LIVERPOOL, ENGLAND - Sunday, December 2, 2018: Liverpool's substitute Divock Origi scores the winning goal deep into injury time after a terrible error by Everton's goalkeeper Jordan Pickford during the FA Premier League match between Liverpool FC and Everton FC at Anfield, the 232nd Merseyside Derby. Liverpool won 1-0. (Pic by Paul Greenwood/Propaganda)

This is what Emily D meant when she said that it is toil not chance which tips the scales. It is earned, albeit only occasionally.

The Fulham game is the best example of this. Why did we get the late penalty there? Because The Reds simply could not countenance the idea of a draw at a club doomed to relegation and such was the strength of our attacks, we exploited a mental weakness and something gave.

And it’s that mentality — a Klopp word — that is key. How many times have we seen a Liverpool side capitulate once a side throws everything at them? United in the 1999 FA Cup springs to mind. On that cursed day an early Michael Owen goal saw us lead for the majority of the game. Then came a late equaliser followed by an inevitable winner.

That inevitability is no longer in play for the current side. Liverpool’s back five could have wilted once Alli, Eriksen, Kane and Son gained an upper hand, as so many have done before. It didn’t, though. It kept on going. That’s not entirely about luck. That’s focus, single mindedness.

Sure, Tottenham were unlucky as human error let them down just at the worst possible minute, but they were the only team dogged by ill fortune that day.

Look at Cardiff City. A goal up against a potential top-four side with the relegation trapdoor snapping at their heels and then they get a linesman who can’t be bothered moving his head a few inches to look over Willian’s shoulder to spot the three lads offside.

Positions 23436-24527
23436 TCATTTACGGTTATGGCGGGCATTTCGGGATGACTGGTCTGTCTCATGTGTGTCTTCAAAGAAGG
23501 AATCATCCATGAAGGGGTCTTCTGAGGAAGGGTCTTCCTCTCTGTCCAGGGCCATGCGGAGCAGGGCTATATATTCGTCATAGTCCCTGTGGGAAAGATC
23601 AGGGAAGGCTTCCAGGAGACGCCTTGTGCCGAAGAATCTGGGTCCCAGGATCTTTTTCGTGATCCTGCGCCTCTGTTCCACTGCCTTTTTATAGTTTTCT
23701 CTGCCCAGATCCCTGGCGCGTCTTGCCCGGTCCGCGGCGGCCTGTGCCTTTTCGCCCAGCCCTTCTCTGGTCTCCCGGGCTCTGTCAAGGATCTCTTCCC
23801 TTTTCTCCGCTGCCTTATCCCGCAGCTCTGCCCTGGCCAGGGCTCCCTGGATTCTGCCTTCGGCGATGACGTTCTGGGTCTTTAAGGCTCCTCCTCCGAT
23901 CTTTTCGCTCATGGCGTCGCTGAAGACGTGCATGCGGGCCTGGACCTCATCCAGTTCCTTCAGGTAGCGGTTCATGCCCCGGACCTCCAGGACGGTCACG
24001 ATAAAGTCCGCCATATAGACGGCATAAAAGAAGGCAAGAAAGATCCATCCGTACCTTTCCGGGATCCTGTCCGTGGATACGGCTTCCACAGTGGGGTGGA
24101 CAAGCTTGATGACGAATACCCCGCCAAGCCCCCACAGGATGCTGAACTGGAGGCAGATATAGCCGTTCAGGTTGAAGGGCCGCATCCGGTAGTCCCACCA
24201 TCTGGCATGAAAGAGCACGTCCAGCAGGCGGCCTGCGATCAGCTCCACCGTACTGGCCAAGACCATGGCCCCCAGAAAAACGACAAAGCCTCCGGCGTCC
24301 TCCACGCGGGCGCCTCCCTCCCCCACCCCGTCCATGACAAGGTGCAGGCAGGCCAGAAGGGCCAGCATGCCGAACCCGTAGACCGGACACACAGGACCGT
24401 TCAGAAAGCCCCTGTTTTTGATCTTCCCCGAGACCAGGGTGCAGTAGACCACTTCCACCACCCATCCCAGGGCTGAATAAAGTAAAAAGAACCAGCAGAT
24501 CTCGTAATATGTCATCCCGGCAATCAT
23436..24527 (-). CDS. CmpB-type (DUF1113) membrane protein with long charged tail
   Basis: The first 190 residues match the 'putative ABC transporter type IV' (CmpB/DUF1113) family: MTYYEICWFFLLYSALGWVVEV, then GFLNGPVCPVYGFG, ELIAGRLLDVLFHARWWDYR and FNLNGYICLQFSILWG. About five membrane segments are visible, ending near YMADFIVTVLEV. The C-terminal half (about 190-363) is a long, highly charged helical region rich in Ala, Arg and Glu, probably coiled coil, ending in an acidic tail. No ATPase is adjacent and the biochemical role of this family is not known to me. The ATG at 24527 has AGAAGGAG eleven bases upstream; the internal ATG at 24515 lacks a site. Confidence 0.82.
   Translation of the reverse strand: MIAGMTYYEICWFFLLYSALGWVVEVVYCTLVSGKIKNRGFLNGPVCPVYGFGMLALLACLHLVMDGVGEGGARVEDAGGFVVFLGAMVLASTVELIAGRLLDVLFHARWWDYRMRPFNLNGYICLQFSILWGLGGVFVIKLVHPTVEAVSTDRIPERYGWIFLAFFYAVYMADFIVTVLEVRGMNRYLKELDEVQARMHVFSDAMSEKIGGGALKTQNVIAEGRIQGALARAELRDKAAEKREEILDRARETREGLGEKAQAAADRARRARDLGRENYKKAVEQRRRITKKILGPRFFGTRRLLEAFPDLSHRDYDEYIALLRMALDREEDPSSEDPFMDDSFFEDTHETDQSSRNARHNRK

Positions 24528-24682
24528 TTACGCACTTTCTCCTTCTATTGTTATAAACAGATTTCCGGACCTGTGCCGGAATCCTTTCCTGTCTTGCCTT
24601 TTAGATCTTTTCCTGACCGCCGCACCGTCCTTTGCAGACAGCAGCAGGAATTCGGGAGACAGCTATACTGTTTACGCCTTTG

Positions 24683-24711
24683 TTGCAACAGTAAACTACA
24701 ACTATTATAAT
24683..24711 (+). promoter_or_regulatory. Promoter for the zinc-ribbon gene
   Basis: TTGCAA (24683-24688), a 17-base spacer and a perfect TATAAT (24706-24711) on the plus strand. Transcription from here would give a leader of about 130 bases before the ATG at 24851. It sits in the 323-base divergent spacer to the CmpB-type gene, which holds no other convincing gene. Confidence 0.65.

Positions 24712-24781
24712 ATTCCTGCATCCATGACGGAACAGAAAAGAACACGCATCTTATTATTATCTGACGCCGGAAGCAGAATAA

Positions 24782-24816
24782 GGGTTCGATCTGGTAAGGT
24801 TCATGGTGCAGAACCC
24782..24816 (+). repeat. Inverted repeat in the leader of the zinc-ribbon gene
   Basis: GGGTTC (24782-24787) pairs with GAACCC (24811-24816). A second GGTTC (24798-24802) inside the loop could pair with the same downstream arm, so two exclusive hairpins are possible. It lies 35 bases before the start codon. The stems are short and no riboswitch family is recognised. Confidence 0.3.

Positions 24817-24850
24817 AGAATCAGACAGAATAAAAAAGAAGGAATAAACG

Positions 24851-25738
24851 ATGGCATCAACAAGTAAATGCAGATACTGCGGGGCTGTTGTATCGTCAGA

You train across an international break, you run drills and scenarios all over the place, and take a lead only to find yourself in the not-too-safe hands of Mr Magoo.

They went to pieces after that and lost the game once Chelsea went for broke. Tough luck for The Bluebirds, but very, very funny for those of us who know the Neil Warnock of old. Still, to hell with you and the rest of your world though, eh Neil?

That winning Chelsea goal provides the perfect example. “Unseen in the background, fate was quietly slipping lead into the boxing glove,” as P.G. Wodehouse put it, and Cardiff were wounded enough to lose their impetus entirely. Heads went.

They certainly didn’t last week at Craven Cottage when Milner, van Dijk and Alisson, combining to make a dog egg of a situation, let Fulham into the game with minutes left. But it was how they dealt with that situation which made the difference.

Liverpool are no longer a side to lick their wounds and make cow eyes to the heavens afterwards. There’s a league to be won. Again, focus and single mindedness.

Bad luck is one thing. How you deal with it is another.

Liverpool were lucky on Sunday, sure, but sometimes fortune’s expensive smile is earned.

For more reaction to The Reds’ dramatic late win over Spurs, as well as buildup to Southampton, SUBSCRIBE to TAW Player…